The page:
Amal Ahmed, director of financial services and EMEA marketing at Signifyd, the e-commerce fraud protection platform, said: “While cash and mobile money continue to dominate the landscape in emerging e-commerce markets, fueled by lower banking penetration and higher smartphone adoption, established markets see credit and debit cards taking centre stage.

Amal Ahmed, director of financial services and EMEA marketing at Signifyd, payment trends markets
Amal Ahmed, director of financial services and EMEA marketing at Signifyd

“Contactless payments and digital wallets are rapidly gaining ground, pushing cash aside, and as this becomes the norm globally, emerging markets present unique challenges and opportunities.

“Local payment methods like M-Pesa in Kenya or AliPay in China are crucial for success, and mobile-first optimisation is essential. Limited access to traditional banking necessitates creative solutions like micro-loans. Conversely, rising internet and smartphone use, alongside government initiatives and fintech innovation, are accelerating the digitisation of payments in these regions.

“Despite these differences, a trend towards convergence is undeniable. Mobile wallets, digital currencies, and buy now, pay later options are finding favour in both established and emerging markets.

“Ultimately, security and user experience remain paramount across the board, but navigating local regulations, data privacy laws, and cultural preferences is equally crucial for tailoring a winning payment strategy in any market. Building trust and ensuring secure digital transactions will be key for unlocking the full potential of e-commerce in emerging markets.”

Are payments in emerging markets overtaking the Western world?

Craig Ramsay, managing director and business development head at payments solution provider Episode Six, also comments: “Emerging markets are in the process of moving from cash directly to faster digital payment methods, like QR codes and wallets.

Craig Ramsay, managing director and business development head at payments solution provider Episode Six, payment trends markets
Craig Ramsay, managing director and business development head at payments solution provider Episode Six

“In these markets, cheaper transaction fees hold great appeal – the use of UPI in India, PIX in Brazil and Dimo in Mexico are all instances of digital-first propositions that offer seamless and secure payments to the unbanked and underserved.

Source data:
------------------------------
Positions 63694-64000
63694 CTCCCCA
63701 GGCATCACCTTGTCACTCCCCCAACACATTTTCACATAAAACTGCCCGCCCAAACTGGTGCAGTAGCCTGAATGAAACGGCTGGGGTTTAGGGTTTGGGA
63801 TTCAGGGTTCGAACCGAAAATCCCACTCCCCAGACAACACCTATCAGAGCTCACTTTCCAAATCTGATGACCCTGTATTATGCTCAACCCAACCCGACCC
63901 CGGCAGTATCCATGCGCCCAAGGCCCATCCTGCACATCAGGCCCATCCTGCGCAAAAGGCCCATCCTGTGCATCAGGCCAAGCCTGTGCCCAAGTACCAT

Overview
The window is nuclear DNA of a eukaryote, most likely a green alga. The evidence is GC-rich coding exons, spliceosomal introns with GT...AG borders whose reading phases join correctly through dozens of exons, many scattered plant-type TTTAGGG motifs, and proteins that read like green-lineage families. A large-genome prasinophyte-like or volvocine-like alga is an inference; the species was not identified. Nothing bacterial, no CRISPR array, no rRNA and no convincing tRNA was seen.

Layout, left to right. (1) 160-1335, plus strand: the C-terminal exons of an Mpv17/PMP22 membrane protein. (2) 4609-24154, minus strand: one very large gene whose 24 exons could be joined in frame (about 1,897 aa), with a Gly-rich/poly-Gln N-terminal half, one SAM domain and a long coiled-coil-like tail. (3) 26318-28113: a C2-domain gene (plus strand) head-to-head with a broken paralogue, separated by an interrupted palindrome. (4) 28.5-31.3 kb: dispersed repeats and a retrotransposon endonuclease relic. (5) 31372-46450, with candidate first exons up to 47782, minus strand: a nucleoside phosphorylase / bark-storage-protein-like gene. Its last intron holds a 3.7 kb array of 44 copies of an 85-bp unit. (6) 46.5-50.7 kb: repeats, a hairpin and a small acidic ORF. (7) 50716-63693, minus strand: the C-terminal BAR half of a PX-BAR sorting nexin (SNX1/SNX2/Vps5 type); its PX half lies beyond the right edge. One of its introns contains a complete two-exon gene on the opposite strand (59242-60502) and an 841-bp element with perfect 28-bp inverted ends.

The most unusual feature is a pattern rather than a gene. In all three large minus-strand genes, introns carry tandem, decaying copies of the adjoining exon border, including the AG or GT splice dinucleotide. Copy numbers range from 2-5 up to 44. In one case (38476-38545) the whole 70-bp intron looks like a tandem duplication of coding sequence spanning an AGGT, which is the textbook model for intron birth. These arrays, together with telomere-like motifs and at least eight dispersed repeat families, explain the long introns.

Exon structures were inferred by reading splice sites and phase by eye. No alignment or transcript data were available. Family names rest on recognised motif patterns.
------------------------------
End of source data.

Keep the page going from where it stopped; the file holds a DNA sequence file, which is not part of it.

“Governments in emerging markets are focused on payment solutions that are affordable, safe, and accessible to everyone. That means creating instant payment solutions that don’t require sensitive financial information. They’ve been a rousing success and propelled the adoption of digital payments in these countries.

“Overall, there’s a huge institutional investment in real-time payments within emerging markets, the Middle East is already the fastest-growing market globally. They’re speeding past card payments, a step that we relied on for so long in the Western world.”

The payments experience

Arnaud Crouzet, VP of Fime Consulting, the advisory service provider, discusses how the issue of financial inclusion changes based on the market: “For merchants, the payment experience has become business critical, and vital to their relationships with customers. They need frictionless payments integrated into the customer buying journey.

Arnaud Crouzet, VP of Fime Consulting, payment trends markets
Arnaud Crouzet, VP of Fime Consulting

“However, this expected buyer journey can vary significantly between emerging and established markets. As a result, domestic schemes are uniquely positioned to offer the bespoke payment framework required while bringing enhanced payment sovereignty to a nation. By providing localised support, domestic schemes are best positioned to meet the specific needs of the nations they serve.

“In emerging markets, the challenges of financial inclusion are far more prevalent than in established markets. In regions where smartphone penetration is far lower or a significant percentage of the population is unbanked, merchants need a way by which to offer enhanced yet still affordable payment experiences. This is essential to avoid excluding the unbanked or those without a compatible smartphone. New schemes such as that of Bangladesh Bank helping create an accessible, secure economic platform that meets the needs of the emerging market.”

Marca Wosoba, GM of global reach and head of payments at the Royal Bank of Scotland, also explains how emerging markets actually have an upper hand: “Emerging markets outpace their developed counterparts when it comes to the growth of real-time or instant payments.

“This is because emerging markets are less constrained and more willing to embrace new technologies and systems, making them a hotbed for innovation. Some of the most exciting innovations are happening in Africa with the mass adoption of digital payments, such as with M-Pesa in East Africa.”